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  Flood of 1993
Brief Description:  From May through September of 1993, the worst flood in U.S. history occurred. Record flooding occurred across North Dakota, South Dakota, Nebraska, Kansas, Minnesota, Iowa, Missouri, Wisconsin, and Illinois. Fifty flood deaths occurred, and damages approached $15 billion. Hundreds of levees failed along the Mississippi and Missouri Rivers. Approximately 600 river forecast points in the midwestern United States were above flood stage at the same time. All of the rivers in Missouri had major or record crests, including the Mississippi River at St. Louis which crested at 49.58 feet on August 1, with water almost reaching the top of the steps of the Gateway Arch. The force of the Mississippi River caused a barge complex to break away from its moorings and slam into the Poplar Street Bridge. In Chesterfield Valley, the Monarch levee broke on July 30, closing an interstate, washing though an airport, jail and hundreds of businesses and homes. Several people were trapped on rooftops until helicopter crews could rescue them. The Missouri River at St. Charles reached a crest of 39.6 feet on August 2 and the flood forced 10,000 people out of their homes. The River Des Peres almost crested high enough to cause 51 propane tanks to break loose and explode, stopped only by an emergency wall of sandbags. Towns up and down the Missouri and Mississippi Rivers had to be evacuated. Thirty people died in Missouri and Illinois. [St. Louis Post-Dispatch, "The Crest; Three Days of Disaster; A Year of Recovery", July31, 1994 http://www.nwrfc.noaa.gov/floods/papers/oh_2/great.htm]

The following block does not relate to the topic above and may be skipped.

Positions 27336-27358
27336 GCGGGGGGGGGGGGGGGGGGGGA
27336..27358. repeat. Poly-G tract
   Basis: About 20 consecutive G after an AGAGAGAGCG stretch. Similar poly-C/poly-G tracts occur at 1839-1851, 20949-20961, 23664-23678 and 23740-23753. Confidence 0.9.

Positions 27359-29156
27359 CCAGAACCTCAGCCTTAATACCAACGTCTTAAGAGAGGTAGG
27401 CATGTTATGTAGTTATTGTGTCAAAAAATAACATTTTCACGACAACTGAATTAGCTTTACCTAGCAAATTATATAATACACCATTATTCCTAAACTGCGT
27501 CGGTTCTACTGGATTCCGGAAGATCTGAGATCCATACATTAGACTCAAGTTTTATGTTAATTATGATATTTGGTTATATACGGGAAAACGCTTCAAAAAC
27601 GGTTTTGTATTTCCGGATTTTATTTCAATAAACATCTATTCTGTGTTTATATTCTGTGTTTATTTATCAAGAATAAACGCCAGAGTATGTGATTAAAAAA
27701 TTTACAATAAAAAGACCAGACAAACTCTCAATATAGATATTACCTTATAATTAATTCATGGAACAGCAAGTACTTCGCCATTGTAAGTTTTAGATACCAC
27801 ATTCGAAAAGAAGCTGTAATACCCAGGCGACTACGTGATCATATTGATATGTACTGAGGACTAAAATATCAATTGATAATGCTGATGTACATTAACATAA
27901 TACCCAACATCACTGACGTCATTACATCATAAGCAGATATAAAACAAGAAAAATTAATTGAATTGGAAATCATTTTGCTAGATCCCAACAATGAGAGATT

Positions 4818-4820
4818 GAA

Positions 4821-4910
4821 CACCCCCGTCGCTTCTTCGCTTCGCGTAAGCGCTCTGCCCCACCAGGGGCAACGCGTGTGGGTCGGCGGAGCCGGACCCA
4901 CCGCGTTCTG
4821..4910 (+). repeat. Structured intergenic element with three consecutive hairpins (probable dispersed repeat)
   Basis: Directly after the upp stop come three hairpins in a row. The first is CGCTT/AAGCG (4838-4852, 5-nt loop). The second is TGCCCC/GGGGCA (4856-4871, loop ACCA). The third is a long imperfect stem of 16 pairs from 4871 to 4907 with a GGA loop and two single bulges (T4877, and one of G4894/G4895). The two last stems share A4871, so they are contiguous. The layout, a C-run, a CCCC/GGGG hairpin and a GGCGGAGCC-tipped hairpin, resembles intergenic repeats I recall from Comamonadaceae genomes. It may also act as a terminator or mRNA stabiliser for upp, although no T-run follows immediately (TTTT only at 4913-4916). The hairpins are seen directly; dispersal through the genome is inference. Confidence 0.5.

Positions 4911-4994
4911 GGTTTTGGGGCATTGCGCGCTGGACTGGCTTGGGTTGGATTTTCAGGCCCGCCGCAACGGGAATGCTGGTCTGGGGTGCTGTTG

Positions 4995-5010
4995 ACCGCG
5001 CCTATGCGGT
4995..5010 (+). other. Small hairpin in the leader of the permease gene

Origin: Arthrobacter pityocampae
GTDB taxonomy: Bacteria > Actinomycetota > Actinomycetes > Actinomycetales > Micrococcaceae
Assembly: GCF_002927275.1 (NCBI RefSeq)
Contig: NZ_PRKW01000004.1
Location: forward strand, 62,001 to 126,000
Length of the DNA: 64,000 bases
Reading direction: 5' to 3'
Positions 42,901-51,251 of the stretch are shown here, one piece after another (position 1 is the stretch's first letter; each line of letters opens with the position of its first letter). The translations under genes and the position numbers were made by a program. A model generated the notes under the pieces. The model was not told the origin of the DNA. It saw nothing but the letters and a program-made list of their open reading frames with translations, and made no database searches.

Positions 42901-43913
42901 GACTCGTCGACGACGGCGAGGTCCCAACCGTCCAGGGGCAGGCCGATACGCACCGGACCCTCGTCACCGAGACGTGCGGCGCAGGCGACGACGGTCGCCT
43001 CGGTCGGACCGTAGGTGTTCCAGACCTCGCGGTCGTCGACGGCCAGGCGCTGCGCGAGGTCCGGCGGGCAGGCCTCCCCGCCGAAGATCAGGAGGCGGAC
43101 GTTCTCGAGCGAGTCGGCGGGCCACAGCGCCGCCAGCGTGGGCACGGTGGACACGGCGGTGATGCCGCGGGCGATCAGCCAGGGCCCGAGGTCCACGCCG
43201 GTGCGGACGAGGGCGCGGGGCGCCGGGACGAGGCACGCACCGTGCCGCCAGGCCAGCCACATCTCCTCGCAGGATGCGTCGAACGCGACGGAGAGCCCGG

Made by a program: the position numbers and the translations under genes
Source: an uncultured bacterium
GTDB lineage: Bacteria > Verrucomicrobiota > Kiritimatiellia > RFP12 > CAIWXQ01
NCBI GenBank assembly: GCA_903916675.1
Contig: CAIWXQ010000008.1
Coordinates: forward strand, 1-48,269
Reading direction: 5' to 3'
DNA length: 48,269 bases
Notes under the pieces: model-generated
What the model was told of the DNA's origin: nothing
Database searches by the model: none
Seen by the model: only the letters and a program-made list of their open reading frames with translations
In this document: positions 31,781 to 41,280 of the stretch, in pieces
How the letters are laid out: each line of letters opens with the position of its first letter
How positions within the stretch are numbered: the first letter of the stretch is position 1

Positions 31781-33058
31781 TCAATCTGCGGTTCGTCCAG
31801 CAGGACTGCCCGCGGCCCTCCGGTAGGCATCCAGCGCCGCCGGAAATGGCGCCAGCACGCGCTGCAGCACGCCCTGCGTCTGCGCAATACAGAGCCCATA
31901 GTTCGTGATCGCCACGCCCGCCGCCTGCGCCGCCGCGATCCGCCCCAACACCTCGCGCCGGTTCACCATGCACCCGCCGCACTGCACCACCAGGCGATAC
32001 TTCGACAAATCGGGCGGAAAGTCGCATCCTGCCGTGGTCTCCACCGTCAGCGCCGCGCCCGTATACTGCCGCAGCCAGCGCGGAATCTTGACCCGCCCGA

Year:  1993
Decade:  1990 - 1999
Beginning Date:     May. 01, 1993
Ending Date:     Sep. 01, 1993

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